This edition of F2P Kingdom is a big one. Today, I decided to dip into the Tree of Savior free to play client, and in doing so I nearly drowned. ToS is easily one of the largest free to play MMOs I’ve ever played in terms of scope and brought me back to the early days of MMOs like Ragnarok Online. However, that’s not always a positive thing. We’ve got a lot of ground to cover so let’s begin our journey through the vast field of Tree of Savior!
Launched by IMCGames for Western audiences, Tree of Savior is an MMOARPG that will immediately draw comparisons to Ragnarok Online both in style as well as substance. In fact, the fastest way I can summarize Tree of Savior is if Ragnarok Online got turned up to about 12. With over 80 classes, a maximum character level of 330, and a dauntingly sized map, “immense” is a descriptor that falls pitifully short of the reality.
ToS should feel immediately comfortable to players of any ARPG, and to players of Ragnarok Online specifically, with a lot of the same advancement mechanics. Character levels are where you improve your stats, while Class Ranks are where you learn new classes. Further classes have Circles in them that allow them to earn new skills, and points can be applied to currently equipped skills to improve them. You can also go to your class teacher to buy additional enhancements for your abilities.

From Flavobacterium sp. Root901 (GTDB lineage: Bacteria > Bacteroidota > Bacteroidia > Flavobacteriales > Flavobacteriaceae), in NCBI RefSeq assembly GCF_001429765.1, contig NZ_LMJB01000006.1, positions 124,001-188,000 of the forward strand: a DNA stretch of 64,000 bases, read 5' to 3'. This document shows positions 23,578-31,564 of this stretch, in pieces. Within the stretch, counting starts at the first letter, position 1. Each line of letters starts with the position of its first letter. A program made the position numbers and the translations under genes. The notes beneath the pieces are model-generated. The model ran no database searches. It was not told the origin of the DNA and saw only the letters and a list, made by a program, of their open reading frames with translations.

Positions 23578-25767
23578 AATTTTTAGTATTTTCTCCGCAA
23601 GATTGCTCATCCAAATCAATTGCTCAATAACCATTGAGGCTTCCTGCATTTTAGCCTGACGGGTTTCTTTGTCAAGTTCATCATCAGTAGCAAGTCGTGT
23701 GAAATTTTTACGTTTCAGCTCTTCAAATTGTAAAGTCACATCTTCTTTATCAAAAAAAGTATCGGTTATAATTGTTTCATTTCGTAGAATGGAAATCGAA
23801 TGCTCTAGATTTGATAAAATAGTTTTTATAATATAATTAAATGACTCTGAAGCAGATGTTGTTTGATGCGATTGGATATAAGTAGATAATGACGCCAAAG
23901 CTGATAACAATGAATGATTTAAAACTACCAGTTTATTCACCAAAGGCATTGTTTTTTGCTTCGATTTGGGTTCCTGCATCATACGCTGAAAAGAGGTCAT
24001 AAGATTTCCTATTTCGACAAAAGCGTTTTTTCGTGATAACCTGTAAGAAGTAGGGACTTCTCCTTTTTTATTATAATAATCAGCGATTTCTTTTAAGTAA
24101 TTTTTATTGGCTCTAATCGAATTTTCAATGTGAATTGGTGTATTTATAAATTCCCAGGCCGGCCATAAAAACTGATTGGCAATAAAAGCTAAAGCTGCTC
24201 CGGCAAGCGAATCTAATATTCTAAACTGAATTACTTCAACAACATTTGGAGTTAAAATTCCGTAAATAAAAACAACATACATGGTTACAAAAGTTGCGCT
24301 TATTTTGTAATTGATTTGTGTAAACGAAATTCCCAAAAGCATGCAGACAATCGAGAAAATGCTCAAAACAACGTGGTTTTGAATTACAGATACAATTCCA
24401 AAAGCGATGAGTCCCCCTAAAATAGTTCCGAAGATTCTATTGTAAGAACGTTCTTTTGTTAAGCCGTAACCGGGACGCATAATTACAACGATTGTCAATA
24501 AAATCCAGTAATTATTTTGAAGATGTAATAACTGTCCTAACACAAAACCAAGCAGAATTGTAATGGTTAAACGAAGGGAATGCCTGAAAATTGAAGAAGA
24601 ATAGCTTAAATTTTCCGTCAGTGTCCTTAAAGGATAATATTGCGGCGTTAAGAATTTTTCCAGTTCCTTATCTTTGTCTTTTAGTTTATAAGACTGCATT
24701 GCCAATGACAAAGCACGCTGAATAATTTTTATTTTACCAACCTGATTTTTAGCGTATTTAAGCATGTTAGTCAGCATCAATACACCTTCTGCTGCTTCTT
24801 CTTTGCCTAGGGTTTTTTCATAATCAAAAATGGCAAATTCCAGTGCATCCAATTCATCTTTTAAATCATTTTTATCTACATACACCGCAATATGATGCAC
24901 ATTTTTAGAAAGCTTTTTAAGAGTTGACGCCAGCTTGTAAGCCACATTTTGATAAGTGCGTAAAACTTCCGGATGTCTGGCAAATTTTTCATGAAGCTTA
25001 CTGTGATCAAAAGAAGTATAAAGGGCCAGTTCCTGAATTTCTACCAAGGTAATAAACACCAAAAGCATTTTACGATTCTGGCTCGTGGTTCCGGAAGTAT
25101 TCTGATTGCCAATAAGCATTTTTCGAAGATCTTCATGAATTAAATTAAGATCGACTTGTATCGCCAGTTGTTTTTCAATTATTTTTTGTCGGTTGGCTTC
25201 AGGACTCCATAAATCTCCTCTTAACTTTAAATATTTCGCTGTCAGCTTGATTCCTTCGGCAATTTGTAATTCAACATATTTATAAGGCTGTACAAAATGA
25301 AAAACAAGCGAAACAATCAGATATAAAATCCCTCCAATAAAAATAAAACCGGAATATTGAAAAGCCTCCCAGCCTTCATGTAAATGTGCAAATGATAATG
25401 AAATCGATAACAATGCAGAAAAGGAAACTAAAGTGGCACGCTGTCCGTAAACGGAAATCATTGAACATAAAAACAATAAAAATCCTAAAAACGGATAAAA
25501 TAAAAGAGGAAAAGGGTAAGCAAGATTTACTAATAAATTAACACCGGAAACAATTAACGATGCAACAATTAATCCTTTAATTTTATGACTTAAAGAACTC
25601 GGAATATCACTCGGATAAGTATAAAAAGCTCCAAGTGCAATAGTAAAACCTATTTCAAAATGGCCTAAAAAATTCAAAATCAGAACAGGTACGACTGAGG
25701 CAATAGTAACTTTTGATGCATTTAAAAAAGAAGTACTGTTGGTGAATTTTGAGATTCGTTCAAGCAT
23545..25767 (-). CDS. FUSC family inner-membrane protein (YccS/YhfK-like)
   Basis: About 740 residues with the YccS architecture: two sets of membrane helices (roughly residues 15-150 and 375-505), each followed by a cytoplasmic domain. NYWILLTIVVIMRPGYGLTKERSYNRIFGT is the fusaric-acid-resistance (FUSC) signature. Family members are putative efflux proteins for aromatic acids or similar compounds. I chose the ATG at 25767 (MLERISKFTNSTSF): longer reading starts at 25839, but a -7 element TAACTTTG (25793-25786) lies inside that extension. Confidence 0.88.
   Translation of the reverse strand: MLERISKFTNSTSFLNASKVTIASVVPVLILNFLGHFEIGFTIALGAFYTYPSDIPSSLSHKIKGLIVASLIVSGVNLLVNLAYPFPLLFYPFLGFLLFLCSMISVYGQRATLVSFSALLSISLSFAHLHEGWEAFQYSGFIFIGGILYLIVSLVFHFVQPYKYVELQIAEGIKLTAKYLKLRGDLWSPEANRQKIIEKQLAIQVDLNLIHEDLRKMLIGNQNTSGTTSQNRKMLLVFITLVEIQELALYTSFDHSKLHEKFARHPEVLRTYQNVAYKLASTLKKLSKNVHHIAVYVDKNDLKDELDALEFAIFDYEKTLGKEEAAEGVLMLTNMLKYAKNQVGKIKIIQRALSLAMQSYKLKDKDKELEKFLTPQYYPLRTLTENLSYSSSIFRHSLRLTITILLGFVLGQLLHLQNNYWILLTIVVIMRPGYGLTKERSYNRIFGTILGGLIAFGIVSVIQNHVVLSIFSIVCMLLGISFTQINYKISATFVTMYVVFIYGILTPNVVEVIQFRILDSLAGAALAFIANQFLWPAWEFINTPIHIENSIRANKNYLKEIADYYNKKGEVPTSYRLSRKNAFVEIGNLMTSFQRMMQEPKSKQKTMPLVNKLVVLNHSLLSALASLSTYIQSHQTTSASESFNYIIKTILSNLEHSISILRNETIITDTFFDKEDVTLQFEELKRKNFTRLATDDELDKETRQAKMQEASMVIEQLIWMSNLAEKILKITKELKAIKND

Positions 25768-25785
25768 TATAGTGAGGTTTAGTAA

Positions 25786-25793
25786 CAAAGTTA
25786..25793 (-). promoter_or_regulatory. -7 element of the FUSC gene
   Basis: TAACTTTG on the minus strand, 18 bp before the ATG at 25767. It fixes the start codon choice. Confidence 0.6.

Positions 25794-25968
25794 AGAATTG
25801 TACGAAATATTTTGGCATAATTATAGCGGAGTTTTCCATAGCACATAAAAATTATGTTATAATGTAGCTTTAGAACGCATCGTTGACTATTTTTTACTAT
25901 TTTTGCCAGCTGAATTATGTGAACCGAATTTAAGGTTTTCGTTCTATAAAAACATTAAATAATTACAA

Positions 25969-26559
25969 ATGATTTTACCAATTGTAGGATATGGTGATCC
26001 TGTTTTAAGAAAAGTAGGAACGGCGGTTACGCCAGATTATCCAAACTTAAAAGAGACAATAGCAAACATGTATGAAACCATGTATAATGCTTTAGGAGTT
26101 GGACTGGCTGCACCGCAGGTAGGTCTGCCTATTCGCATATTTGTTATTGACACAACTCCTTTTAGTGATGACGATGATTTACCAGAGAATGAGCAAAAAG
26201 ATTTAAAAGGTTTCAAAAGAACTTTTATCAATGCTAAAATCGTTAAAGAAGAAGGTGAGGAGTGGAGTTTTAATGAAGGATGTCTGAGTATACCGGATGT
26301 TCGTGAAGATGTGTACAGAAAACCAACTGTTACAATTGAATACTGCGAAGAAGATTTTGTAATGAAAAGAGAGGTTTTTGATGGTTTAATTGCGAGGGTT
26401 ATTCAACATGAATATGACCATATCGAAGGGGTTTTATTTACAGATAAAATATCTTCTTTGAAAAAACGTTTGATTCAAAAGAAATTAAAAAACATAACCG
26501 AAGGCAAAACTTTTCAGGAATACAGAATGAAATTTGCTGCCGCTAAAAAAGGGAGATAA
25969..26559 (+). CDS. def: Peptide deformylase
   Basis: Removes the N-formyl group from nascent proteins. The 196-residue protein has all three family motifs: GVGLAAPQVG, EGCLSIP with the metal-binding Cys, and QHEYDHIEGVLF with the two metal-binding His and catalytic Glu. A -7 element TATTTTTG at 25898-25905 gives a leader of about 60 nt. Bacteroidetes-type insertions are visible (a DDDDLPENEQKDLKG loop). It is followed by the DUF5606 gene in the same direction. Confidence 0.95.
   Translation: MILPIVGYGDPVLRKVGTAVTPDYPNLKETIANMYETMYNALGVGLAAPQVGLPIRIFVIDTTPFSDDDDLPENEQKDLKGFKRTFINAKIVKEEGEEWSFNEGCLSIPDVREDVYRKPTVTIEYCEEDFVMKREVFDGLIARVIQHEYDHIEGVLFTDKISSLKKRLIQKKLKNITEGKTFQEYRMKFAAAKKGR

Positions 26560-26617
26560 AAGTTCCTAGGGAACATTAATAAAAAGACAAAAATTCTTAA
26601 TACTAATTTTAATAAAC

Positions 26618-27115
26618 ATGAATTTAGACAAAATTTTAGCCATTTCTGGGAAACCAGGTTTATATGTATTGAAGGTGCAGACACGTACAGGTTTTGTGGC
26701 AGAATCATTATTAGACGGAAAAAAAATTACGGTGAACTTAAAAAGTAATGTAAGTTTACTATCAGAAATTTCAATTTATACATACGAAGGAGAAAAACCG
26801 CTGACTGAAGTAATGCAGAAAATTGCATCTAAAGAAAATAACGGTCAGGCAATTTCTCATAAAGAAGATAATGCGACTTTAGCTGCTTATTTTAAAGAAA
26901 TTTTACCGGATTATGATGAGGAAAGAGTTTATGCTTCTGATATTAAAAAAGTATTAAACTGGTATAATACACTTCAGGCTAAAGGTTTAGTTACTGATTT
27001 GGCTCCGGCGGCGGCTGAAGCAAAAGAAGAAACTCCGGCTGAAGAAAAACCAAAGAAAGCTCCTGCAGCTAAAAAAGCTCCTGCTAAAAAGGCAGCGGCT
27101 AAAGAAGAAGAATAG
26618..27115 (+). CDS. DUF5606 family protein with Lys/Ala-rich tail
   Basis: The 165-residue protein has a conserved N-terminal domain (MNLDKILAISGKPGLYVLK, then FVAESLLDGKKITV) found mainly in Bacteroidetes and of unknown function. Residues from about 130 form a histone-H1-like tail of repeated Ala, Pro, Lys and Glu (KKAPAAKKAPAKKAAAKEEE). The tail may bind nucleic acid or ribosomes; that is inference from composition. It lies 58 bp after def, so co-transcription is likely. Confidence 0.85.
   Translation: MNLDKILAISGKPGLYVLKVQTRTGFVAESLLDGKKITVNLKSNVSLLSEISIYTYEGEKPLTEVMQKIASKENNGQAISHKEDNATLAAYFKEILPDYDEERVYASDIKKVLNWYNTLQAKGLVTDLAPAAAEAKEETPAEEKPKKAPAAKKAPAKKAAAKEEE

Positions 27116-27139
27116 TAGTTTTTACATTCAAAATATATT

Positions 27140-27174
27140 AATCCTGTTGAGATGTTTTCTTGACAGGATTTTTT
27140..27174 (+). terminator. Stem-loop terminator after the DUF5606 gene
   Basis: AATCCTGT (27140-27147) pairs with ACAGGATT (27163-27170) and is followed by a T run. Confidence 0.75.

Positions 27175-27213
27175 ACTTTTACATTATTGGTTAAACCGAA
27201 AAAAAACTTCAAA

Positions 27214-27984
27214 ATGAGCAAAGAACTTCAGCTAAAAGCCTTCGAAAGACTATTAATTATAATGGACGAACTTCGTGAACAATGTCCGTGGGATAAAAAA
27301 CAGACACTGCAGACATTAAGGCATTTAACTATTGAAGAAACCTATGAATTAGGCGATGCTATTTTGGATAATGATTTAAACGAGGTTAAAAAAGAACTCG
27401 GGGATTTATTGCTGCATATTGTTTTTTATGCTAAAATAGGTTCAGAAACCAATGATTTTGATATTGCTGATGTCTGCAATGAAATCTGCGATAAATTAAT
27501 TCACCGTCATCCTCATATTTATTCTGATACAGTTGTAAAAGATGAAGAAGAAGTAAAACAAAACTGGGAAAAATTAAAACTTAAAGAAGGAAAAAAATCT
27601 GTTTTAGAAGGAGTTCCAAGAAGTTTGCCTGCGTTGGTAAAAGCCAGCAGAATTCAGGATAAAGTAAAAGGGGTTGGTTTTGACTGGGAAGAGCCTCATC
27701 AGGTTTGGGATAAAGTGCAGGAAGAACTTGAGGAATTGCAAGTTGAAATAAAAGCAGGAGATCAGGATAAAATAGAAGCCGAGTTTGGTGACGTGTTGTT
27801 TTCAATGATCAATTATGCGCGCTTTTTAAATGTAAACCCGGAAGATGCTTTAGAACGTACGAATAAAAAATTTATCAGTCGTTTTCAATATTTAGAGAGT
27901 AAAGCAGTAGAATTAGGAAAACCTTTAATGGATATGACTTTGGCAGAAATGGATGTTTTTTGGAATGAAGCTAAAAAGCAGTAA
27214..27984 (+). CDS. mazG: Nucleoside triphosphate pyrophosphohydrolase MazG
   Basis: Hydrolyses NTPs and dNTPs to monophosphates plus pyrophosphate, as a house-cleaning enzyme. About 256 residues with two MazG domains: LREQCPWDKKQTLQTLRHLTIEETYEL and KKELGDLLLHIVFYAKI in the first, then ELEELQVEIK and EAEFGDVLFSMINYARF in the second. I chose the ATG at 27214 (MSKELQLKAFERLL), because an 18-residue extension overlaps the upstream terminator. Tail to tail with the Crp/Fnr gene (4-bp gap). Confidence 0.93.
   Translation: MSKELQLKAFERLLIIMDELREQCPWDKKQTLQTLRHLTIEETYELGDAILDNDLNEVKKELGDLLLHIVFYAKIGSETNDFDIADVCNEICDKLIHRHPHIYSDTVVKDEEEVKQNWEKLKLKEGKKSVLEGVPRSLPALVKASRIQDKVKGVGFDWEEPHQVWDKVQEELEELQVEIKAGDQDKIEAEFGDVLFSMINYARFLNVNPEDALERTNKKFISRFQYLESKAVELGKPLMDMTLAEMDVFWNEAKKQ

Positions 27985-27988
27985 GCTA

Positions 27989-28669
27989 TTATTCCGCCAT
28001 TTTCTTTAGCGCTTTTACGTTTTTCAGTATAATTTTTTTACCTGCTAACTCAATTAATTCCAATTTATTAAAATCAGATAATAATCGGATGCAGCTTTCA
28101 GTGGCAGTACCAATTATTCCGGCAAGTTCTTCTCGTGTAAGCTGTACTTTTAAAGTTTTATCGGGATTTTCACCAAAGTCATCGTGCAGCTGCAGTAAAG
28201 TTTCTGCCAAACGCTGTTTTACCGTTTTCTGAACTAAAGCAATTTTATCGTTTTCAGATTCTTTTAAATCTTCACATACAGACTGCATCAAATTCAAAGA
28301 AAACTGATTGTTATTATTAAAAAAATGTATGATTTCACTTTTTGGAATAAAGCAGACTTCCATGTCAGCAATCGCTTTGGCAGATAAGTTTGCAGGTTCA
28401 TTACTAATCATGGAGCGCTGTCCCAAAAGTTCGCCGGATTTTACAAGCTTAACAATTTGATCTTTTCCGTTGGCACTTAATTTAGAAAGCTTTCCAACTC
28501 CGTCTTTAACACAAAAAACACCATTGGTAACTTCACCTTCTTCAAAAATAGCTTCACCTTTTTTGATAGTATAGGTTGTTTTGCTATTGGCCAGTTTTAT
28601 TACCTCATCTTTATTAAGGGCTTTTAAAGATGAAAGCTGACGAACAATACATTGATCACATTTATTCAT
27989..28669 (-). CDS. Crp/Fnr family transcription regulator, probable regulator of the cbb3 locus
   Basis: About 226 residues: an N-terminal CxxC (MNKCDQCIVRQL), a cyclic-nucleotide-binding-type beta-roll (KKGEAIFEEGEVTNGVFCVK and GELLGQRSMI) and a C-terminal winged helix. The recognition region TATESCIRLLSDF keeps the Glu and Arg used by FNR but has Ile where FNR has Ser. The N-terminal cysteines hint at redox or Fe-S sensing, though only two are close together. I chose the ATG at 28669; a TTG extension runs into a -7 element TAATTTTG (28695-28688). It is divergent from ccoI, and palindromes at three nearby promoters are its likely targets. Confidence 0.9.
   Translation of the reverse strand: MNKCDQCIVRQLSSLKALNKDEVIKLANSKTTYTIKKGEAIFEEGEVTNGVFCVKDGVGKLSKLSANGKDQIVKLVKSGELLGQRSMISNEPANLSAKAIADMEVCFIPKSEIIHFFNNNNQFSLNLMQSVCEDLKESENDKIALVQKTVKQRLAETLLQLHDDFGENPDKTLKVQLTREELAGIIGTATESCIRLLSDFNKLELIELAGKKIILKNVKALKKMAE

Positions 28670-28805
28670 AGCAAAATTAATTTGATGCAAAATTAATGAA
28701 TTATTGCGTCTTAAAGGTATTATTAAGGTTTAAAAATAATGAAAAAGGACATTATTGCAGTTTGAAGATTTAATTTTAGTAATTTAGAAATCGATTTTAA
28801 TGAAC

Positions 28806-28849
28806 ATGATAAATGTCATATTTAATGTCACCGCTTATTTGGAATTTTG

Is your head swimming yet? Because on top of all of the class advancement and build options, there are also systems to enhance your equipment through the use of item advancement, slotting gems, and applying Magic Amulets. At the risk of understatement, Tree of Savior has a lot to offer.
As intimidating as this all sounds, Tree of Savior does a pretty good job of easing you into things. The tutorials are competent enough, and quests that give you directions on advancement systems are overall very informative. The biggest help, however, is other people; with so much to digest in Tree of Savior, the resources compiled by other players are an absolute godsend and I highly recommend anyone who starts playing to use them liberally.